Hotel Occupancy Fell in June after Staying Robust until May
Occupancy level 1Q17
In 1Q17, US hotel occupancy rose 0.9% year-over-year (or YoY) to 61.1%. This rise reflected the industry’s strongest ever first-quarter occupancy.
However, this performance was boosted by the inclusion of several holidays and events in the quarter, including Easter, the 2017 women’s march, and the presidential inauguration.
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YTD May 2017 performance
For the first five months of 2017, US hotel occupancy has been able to clock growth. Year-to-date (or YTD) in May 2017, occupancy rose 0.7% YoY to 63.7%. In May alone, hotel occupancy rose 1.5% YoY to 67.8%, the highest ever May occupancy level for US hotels.
Occupancy falls in June
However, in June, US hotel occupancy has been falling. Occupancy fell 1% YoY to 63.9% in the week ended June 3. It fell 0.8% YoY to 73% in the week ended June 10, 0.3% YoY to 74.3% in week ended June 17, and 1.2% YoY to 75.8% in the week ended June 24.
Forecast for 2017
Occupancy was on a rising trend from 2010 to 2016 as a result of demand growth’s outpacing supply growth. With this set to change in 2017, STR expects US hotel occupancy to fall slightly. The company expects occupancy to reach 65.2%, a 0.3% YoY fall. On the other hand, both CBRE Hotels and PricewaterhouseCoopers expect US hotel occupancy to remain flat at 65.5% in 2017.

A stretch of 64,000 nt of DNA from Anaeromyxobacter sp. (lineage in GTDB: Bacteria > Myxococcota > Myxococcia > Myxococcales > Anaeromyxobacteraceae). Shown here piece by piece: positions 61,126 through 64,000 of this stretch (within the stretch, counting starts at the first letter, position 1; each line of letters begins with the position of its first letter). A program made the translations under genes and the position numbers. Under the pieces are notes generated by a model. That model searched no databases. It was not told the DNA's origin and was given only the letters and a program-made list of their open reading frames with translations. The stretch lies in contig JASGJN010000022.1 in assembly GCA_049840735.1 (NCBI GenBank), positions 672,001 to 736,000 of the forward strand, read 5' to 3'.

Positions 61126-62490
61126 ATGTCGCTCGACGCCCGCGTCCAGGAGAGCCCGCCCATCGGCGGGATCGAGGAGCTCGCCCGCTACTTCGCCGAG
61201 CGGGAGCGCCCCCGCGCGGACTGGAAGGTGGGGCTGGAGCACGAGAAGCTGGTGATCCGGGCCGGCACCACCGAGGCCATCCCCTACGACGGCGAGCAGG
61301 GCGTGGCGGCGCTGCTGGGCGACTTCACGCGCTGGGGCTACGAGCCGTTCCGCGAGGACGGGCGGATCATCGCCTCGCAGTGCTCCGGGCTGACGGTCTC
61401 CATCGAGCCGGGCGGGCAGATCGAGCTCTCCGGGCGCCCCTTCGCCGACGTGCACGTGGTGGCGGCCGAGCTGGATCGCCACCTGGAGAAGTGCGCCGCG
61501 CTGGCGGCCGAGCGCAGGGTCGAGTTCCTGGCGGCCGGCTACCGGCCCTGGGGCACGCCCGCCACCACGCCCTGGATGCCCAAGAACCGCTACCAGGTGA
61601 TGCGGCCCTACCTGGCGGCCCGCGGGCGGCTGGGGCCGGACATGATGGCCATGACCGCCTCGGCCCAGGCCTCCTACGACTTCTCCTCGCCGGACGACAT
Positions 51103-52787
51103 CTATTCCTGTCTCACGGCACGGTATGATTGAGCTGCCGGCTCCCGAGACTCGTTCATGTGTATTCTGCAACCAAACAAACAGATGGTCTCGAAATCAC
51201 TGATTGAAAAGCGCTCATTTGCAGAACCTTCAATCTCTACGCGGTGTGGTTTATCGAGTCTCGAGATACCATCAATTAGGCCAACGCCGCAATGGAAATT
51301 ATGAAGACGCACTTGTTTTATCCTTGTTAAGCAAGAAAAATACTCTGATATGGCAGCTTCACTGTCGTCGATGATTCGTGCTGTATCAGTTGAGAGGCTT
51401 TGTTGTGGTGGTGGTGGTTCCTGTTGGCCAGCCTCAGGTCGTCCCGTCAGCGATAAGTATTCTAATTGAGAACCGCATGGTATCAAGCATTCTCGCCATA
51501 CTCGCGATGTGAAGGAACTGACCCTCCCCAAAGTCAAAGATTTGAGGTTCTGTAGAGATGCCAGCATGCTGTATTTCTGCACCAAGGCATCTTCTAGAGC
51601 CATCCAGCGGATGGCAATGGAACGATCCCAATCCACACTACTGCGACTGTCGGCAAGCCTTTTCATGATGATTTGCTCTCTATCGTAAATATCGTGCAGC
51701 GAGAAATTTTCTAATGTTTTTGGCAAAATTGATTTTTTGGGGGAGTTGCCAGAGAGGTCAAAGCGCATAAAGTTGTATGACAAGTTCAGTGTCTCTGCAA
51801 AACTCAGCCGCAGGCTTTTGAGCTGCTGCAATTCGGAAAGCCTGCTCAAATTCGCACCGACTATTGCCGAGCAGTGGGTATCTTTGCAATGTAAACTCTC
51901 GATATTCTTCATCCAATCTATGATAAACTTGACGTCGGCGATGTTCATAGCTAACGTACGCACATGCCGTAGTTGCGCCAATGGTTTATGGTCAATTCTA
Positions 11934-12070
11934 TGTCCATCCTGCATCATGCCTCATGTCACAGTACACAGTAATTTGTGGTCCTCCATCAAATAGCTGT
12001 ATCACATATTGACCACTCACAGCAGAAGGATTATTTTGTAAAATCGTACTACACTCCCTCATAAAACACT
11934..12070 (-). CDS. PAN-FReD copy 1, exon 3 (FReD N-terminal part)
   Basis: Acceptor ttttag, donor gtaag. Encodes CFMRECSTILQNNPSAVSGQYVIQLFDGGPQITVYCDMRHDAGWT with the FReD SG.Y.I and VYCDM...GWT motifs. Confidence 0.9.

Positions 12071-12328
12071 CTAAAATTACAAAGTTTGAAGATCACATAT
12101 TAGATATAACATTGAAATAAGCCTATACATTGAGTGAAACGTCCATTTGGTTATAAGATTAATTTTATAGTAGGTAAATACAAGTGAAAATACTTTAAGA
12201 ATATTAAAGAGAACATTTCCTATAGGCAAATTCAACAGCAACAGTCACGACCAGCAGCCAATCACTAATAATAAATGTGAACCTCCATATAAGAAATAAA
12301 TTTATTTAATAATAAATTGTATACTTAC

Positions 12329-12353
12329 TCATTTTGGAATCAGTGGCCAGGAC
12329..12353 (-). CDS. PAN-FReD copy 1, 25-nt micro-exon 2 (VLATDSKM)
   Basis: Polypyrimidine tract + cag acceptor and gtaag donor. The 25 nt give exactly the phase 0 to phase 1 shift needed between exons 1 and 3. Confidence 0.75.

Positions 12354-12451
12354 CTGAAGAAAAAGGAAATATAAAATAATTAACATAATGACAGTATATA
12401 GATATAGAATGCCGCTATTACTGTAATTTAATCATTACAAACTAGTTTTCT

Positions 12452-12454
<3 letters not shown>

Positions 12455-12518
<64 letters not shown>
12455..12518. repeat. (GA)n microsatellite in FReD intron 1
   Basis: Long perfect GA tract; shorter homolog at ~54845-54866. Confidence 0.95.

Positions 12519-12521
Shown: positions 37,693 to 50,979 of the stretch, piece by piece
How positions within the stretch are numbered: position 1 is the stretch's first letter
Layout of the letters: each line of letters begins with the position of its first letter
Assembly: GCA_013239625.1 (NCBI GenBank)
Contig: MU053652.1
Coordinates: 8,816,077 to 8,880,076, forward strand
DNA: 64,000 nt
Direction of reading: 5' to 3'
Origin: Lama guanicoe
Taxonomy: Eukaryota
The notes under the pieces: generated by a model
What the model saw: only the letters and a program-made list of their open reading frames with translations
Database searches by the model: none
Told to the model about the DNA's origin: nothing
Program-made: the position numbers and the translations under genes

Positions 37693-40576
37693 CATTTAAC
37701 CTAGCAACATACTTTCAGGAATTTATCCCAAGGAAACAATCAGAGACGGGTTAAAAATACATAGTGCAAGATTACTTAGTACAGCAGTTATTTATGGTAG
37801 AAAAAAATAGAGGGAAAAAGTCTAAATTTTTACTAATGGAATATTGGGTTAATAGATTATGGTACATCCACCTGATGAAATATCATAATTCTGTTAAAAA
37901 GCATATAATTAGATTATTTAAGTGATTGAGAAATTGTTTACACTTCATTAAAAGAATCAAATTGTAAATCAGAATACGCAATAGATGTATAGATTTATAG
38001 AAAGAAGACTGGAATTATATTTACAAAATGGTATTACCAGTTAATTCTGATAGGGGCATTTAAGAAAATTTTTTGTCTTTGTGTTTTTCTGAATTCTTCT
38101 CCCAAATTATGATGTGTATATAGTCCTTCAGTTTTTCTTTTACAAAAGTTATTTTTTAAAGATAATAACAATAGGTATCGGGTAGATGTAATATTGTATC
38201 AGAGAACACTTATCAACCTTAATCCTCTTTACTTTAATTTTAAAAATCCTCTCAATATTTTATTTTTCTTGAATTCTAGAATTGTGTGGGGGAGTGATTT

You can gain exposure to the hotel sector by investing in the First Trust Consumer Discretionary AlphaDEX ETF (FXD), which invests ~14.8% in the hotel, restaurants, and leisure industry. It holds 0.58% in Wyndham Worldwide (WYN), 0.87% in Hyatt Hotels (H), 0.90% in Hilton Worldwide Holdings (HLT), and 1.2% in Marriott International (MAR).
In the next article, we’ll discuss average daily rates for hotels, another key hotel industry indicator.